Diamond Creek is a great place to checkout songbirds, both along the road and on the trails. There is a trail that starts at the end of the road and winds its way down the bluff to the beach. Another trail, developed for mountain bikes, follows much of the road. On the beach check Cook Inlet for pelagic birds and shorebirds.
Take the gravel road, located just west of the turnoff to Diamond Ridge Road. There is a parking area approximately 0.2 miles down the road, located on the left. Park here if you wish to walk the road, although there are other parking areas farther along the road. At the end of the road (approximately 0.8 miles) is parking and the trailhead for the Diamond Creek trail winding down the bluff to the beach. Please use caution when walking this trail.
Birds Observed or Heard along the road and trails at Diamond Creek SRS:
Eagle Lake is great birding for songbirds. Mew Gulls and a Pacific Loon pair nests at the lake. Several shorebird species also nest here: Yellowleg and Wilson’s Snipe. The Jaeger Bog hosts a nesting pair of dark morph Parasitic Jaegers. Both locations are great for songbirds. Merlins and Northern Harrier can occasionally be spotted here.
Eagle Lake: Drive approximately 18-19 miles out East End Road. Turn left on Basargin Road (aka Circle Lake Road), drive approximately 2.7 miles to the Y in the road. Go right. Drive another (approximate) 1.1miles. There will be a pull off on the side of the road. Park here. Walk down (northeast) the road about 100 feet or so. There will be a small trail on the left hand side of the road. This trail leads to the lake. The lake is less than ¼ mile off the road. Boots are necessary as this trail as it can be very wet and muddy.
Jaeger Bog: Drive approximately 18-19 miles out East End Road. Turn left on Basargin Road (aka Circle Lake Road), drive approximately 2.7 miles to the Y in the road. Go left. Drive 0.5 miles. There may be a closed gate. If so, park off the road and walk approximately 0.5 miles. There will be a large bog on the left hand side of the road. If the gate is open drive up the hill and down to a small pull-out at the bottom of the hill and on the right hand side of the road. Scope the bog on the left for Dark Morph Parasitic Jaegers that nest here annually. A variety of songbirds can be found here as well.
Be aware. This is bear and moose country.
Bird Species Observed or Heard at Eagle Lake
Bird Species Seen or Heard at Jaeger Bog and surrounding area:
The Anchor Point Beach is a good beach for migrating (spring and outbound) shorebirds. Spring migration begins in late April and peak mid May (spring migration). Outbound migration begins late June and you can find shorebirds into September, and occasionally October.
The best place to see shorebirds is generally within 500 feet of the parking lot or at the mouth of the river, approximately 1.3 miles from the parking lot. Shorebirds can also be observed along the Anchor River. There is a road that parallels the river.
In the day-use parking lot and campground, a variety of songbirds can be observed during the spring and summer.
Seabirds can be observed on or flying over Cook Inlet. Outbound migration (July-September) can bring an abundance of seabirds, including Sooty Shearwaters, Tufted and Horned Puffins, and Murrelets (Marbled and Kittletz).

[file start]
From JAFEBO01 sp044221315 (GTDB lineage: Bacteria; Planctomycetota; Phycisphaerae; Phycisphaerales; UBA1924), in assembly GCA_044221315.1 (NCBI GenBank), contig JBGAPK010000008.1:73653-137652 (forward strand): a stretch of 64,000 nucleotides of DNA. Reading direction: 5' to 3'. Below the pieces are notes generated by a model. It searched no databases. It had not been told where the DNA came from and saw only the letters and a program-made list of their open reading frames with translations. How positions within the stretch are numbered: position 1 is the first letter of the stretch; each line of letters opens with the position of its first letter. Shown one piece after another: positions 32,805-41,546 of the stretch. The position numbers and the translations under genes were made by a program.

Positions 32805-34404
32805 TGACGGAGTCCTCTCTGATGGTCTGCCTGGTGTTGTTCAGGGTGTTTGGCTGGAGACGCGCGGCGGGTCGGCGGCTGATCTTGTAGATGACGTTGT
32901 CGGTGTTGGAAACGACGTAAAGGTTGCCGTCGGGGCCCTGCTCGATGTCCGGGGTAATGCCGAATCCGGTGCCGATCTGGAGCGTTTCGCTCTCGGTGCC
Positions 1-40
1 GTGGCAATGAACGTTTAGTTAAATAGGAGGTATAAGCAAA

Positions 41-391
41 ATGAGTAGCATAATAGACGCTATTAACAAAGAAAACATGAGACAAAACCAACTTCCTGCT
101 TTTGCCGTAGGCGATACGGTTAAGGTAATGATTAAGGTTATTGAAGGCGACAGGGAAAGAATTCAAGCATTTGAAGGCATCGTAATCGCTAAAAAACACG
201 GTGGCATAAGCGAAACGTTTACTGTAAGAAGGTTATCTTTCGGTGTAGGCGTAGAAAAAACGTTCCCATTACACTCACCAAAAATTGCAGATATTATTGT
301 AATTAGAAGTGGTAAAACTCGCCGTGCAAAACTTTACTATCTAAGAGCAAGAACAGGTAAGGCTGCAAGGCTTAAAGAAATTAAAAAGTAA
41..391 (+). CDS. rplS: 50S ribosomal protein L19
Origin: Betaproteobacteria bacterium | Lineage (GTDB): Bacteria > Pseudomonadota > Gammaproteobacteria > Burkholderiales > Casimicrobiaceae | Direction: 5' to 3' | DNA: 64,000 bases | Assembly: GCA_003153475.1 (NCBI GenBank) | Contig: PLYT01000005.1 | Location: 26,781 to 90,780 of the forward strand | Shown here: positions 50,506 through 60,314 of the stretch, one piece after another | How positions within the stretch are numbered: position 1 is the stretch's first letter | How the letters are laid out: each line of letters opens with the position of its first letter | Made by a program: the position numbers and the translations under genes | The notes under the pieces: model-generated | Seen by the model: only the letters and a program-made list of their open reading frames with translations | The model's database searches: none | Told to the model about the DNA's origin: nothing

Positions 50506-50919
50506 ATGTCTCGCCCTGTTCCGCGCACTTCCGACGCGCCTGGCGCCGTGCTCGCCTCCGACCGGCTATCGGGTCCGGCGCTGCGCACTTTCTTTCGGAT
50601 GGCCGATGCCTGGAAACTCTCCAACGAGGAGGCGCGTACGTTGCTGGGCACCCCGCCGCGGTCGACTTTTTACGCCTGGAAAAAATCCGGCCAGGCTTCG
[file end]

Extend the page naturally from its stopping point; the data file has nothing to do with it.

Be sure to also check out the wetlands next to the parking lot in the spring and fall for waterfowl and shorebirds.
Be aware of the tides. Tides in Alaska can be extreme at times. It is always best to visit the beach during an outgoing tide. Shorebirds are best observed when the tide is between 12-14 feet.
From Homer take the Sterling Highway to Anchor Point. Turn left on to the Old Sterling Highway (left), drive over the bridge, and take the first right (Anchor Point Road). Drive this road to the end and park in the parking lot. A $5.00 parking fee is charged.
List of Bird Species Observed at Anchor Point Beach/Anchor River
Over 170 species have been observed at the parking long, along the Anchor River, over Cook Inlet, or along the beach at Anchor Point throughout the year.
This is a small, 80-acre state recreation site location out East End Road near McNeil Canyon. The park offers several different summer trails (and winter ski/snowshoe trails, as well), with no trail longer than 1.25 miles. During the summer there are a variety of wildflowers in the meadows and along the trails. Not to be missed.
More than 45 bird species have been spotted in the park. In the spring and summer, the best time to bird is during the morning hours. Key breeding species include: Golden-crowned Sparrow, Fox Sparrow, Savannah Sparrow, Alder Flycatcher, and Orange-crowned Warbler.
Remember this is bear and moose country. Be Aware.
From East End Road in Homer drive approximately 13.5 miles to Alpine Meadows Road. There will be a state park sign just before the road. Turn left onto Alpine Meadows and drive approximately ½ mile to the park. There is a small parking lot on the left-hand side of the road.
Northern Hawk Owl
Townsends Warbler (R)
Blackpoll Warbler (R)
Lincoln’s Sparrow (UC)
Please note that many of these species are uncommon to rare. Check the latest ebird for the most recent sightings: http://ebird.org/content/ak/